“I have some excellent videotape of a dominant buck rubbing his frontal gland on a signpost, apparently checking it periodically for the right amount of scent with his nose. I feel that much of the so-called antler rubbing reported for bucks is actually forehead rubbing to deposit scent.”
Now that we know a little more about the scents naturally produced by whitetails, let’s explore the use of commercial scents and their effectiveness.
There are numerous products on the market nowadays that claim to do everything from luring a buck right in your lap to making a mounted deer head come to life with a single whiff of their magic potion.
Does that mean these products work in every situation? Of course not. The key to their success is using the right scents in the right situations.
Basically, there are three types of commercially produced products available: 1) those that mimic deer communication scents, 2) those that mask human scent, and 3) those that neutralize human scents.
“The first type, with a few exceptions, consists of scents that are made from or synthesized from chemicals presumed to affect deer behavior,” Kroll said. “The ‘presumed’ is critical here. At this point in time, there absolutely is no evidence that any of the commercially available scents do indeed elicit the response espoused.”
The results of research conducted by Quality Deer Management Association Executive Director Brian Murphy support Kroll’s contention. In Murphy’s research project, he tested the response of rutting bucks to four substances: 1) estrous urine, 2) mid-cycle urine, 3) estrous vaginal secretions and 4) mid-cycle vaginal secretions.
At this point, keep in mind that most of the commercial scents that mimic deer communication scents are urine-based, with many being a combination of chemicals containing little or no actual deer urine. In fact, some researchers have identified everything from rabbit urine to water in some of the commercially available scents. The urine and vaginal secretions used in Murphy’s study came “fresh” from a live doe.
“My results found no significant differences in buck responses to either of the urine treatments,” said Murphy. “In other words, the magical pheromone didn’t seem to be present in urine, or was present in such small quantities that it did not elicit a response from the bucks used in my study.
“My results regarding the vaginal secretions were another story. While there was no significant response to the mid-cycle vaginal secretions, there was a significant response to the estrous vaginal secretions.
“Collectively, these studies suggest that a doe’s reproductive tract is likely the primary source of the magical pheromone that conveys her reproductive status. They also suggest the ‘doe-in-heat’ scent is emitted into the environment and picked up by bucks through their noses.”
The bottom line is that when urine-based scents are used correctly, they can work, but maybe not for the reason most of us originally thought. Urine is an important means of communication among whitetails, and bucks in the rut are continuously on the prowl for a “hot” doe. And while doe urine may tell a buck that a doe is in the area, it most likely isn’t the primary mechanism a buck uses to locate a doe in heat.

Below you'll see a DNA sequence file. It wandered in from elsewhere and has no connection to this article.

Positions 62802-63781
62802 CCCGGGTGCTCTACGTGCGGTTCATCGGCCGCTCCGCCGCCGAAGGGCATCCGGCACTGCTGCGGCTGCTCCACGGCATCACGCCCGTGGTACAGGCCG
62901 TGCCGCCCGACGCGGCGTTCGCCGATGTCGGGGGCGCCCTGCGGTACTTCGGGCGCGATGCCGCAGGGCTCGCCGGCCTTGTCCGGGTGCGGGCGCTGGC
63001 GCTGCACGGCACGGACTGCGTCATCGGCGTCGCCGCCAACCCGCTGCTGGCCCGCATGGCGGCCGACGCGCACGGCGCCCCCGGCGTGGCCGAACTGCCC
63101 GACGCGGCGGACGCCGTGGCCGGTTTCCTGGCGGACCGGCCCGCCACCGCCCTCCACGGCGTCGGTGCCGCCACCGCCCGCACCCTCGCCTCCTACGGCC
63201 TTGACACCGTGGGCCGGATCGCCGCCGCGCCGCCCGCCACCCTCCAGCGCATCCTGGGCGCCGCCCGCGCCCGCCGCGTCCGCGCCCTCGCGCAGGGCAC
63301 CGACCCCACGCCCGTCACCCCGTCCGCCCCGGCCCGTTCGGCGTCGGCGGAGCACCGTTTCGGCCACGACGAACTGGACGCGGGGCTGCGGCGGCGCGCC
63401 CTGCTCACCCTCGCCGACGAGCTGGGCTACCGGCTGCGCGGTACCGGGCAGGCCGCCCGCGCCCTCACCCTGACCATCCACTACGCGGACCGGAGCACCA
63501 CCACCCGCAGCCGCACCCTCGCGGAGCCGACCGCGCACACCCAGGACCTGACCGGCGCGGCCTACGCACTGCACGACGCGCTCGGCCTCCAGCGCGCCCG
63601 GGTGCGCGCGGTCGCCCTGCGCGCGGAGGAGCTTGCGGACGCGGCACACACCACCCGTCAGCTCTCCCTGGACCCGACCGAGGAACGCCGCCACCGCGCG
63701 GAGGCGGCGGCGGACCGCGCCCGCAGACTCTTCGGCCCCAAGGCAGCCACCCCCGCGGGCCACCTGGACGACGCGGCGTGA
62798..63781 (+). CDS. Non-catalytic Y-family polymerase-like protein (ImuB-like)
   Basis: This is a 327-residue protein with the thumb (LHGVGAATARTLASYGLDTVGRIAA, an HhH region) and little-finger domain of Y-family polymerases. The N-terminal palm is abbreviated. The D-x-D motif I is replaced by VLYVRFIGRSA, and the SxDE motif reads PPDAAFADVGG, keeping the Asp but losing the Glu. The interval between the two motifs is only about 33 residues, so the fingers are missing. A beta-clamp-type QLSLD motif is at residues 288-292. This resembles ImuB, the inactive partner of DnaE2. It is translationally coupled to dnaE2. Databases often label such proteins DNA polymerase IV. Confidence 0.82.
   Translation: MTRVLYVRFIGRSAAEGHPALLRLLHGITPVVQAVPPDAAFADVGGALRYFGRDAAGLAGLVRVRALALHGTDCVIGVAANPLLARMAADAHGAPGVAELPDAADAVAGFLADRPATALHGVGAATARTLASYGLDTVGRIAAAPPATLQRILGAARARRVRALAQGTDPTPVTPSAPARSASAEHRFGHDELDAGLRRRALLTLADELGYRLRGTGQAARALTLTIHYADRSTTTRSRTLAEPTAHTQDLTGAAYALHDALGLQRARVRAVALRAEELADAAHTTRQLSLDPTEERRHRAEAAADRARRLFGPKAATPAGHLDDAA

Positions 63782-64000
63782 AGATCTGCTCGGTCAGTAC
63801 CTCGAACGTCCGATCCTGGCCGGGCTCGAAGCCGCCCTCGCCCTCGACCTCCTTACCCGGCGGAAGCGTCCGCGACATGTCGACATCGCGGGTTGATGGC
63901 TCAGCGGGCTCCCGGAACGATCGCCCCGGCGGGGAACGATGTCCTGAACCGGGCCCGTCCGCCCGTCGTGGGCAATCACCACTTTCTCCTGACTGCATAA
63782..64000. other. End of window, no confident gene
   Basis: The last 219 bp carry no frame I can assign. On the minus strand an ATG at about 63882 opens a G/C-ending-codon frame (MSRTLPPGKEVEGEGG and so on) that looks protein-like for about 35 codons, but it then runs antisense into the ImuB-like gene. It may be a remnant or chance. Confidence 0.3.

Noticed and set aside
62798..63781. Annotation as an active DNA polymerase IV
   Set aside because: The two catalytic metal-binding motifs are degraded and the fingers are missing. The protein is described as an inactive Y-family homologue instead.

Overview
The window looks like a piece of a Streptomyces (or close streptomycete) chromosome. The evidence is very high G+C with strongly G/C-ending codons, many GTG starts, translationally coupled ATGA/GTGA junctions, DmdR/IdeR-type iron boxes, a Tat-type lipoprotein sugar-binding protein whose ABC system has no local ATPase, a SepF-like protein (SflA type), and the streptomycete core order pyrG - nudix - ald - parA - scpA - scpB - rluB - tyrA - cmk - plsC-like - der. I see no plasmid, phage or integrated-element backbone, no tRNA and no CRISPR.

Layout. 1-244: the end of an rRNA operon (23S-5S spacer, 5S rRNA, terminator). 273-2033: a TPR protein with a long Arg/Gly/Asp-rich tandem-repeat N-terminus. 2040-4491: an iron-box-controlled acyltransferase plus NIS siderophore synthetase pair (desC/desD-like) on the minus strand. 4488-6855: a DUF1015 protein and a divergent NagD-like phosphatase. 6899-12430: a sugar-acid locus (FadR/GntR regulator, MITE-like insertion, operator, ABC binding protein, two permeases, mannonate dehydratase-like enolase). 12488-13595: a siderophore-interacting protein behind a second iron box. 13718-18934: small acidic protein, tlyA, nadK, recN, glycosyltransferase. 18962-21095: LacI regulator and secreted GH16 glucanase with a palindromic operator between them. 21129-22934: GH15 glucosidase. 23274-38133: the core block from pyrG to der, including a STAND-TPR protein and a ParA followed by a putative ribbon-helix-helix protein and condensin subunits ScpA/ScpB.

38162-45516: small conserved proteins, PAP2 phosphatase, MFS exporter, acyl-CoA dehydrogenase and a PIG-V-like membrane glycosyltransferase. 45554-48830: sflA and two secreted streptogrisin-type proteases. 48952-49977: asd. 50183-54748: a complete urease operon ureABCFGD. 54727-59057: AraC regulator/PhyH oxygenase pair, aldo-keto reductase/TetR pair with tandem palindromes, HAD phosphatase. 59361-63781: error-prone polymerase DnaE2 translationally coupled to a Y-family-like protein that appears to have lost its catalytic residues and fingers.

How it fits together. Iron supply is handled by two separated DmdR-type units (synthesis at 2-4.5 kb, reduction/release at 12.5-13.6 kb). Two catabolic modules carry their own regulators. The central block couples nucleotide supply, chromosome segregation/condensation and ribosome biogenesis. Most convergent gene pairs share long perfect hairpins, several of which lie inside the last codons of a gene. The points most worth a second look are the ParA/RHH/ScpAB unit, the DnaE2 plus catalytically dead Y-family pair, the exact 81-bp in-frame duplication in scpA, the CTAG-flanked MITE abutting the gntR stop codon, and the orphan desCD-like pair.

Buck urine and tarsal glands can also be very effective when used in the appropriate situations. A prime example of the perfect time to use these scents is while horn rattling. A mature buck will be much less cautious on his approach if everything “sounds” and “smells” like two of his competitors fighting.
The second type of commercially produced scent is masking scent. Masking scents come in a variety of forms — skunk musk, raccoon or fox urine, or even various kinds of natural scents (persimmons, apples, acorns, earth, evergreen, etc.). They all work in a similar fashion.
“If you are carrying on a conversation, with a radio playing in the background, your ability to hear what is being said depends on the volume of the radio,” Kroll said. “At some point, the noise from the radio becomes so distracting that you no longer pay attention to what is being said. The conversation is still there, you have just lost your ability to discriminate from it and the background noise.
“So it is with masking scents. Your odor is still there; it is just being overridden by the masking scent.”
Try not to get too fancy with masking scents. The scent needs to mimic something occurring in the deer’s day-to-day world. Any unusual scent will do more harm than good by drawing attention to your location, rather than masking it.
Although skunk is one of the most effective cover scents available, avoid using it while hunting from a ground blind, especially during skunk mating season. A few years back, I was pinned down for almost an hour in my ground blind by none other than Pepe Le Pew and his love-sick cousin Stinky.
Since that time, I have opted to use raccoon urine as a masking scent.
The third type of commercially produced scents are the neutralizing products, which include scent-eliminating clothing. These products have been on the market for several years, and have garnered much acclaim by the hunters who have used them. Basically, their main function is to destroy the odor itself. This is what many refer to as the scent-free approach.
In reality, we all know that hunting scent-free is a misnomer. It is impossible to totally eliminate all human scent while hunting. However, we should always strive to reduce as much human odor as possible. If that means using commercial products that mask, mimic or neutralize scents, then by all means, use them.
Because of a deer’s strong sense of smell, we must remember to always use our most important sense — common sense. Proper positioning and stand placement is everything when it comes to deer hunting. It is critical to hunt downwind of where you expect deer. If you keep downwind of a buck, there is very little chance he will smell you, whether you are using scents or not.